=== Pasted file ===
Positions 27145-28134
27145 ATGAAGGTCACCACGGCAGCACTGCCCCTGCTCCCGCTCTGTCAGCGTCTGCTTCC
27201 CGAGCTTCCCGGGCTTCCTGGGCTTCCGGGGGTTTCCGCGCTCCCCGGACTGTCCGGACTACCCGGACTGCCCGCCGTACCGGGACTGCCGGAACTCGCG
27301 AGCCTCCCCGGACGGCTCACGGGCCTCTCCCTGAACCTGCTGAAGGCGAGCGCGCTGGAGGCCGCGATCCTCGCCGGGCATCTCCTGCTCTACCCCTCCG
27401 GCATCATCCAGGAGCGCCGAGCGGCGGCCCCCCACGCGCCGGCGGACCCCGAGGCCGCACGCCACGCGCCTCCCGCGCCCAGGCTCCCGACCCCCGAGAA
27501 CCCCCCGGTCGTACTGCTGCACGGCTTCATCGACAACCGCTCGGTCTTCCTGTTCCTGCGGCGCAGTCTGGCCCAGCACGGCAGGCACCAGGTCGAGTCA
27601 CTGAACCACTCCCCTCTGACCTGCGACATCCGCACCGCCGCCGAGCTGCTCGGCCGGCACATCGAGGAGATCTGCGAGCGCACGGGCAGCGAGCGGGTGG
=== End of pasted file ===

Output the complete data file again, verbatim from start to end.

Positions 27145-28134
27145 ATGAAGGTCACCACGGCAGCACTGCCCCTGCTCCCGCTCTGTCAGCGTCTGCTTCC
27201 CGAGCTTCCCGGGCTTCCTGGGCTTCCGGGGGTTTCCGCGCTCCCCGGACTGTCCGGACTACCCGGACTGCCCGCCGTACCGGGACTGCCGGAACTCGCG
27301 AGCCTCCCCGGACGGCTCACGGGCCTCTCCCTGAACCTGCTGAAGGCGAGCGCGCTGGAGGCCGCGATCCTCGCCGGGCATCTCCTGCTCTACCCCTCCG
27401 GCATCATCCAGGAGCGCCGAGCGGCGGCCCCCCACGCGCCGGCGGACCCCGAGGCCGCACGCCACGCGCCTCCCGCGCCCAGGCTCCCGACCCCCGAGAA
27501 CCCCCCGGTCGTACTGCTGCACGGCTTCATCGACAACCGCTCGGTCTTCCTGTTCCTGCGGCGCAGTCTGGCCCAGCACGGCAGGCACCAGGTCGAGTCA
27601 CTGAACCACTCCCCTCTGACCTGCGACATCCGCACCGCCGCCGAGCTGCTCGGCCGGCACATCGAGGAGATCTGCGAGCGCACGGGCAGCGAGCGGGTGG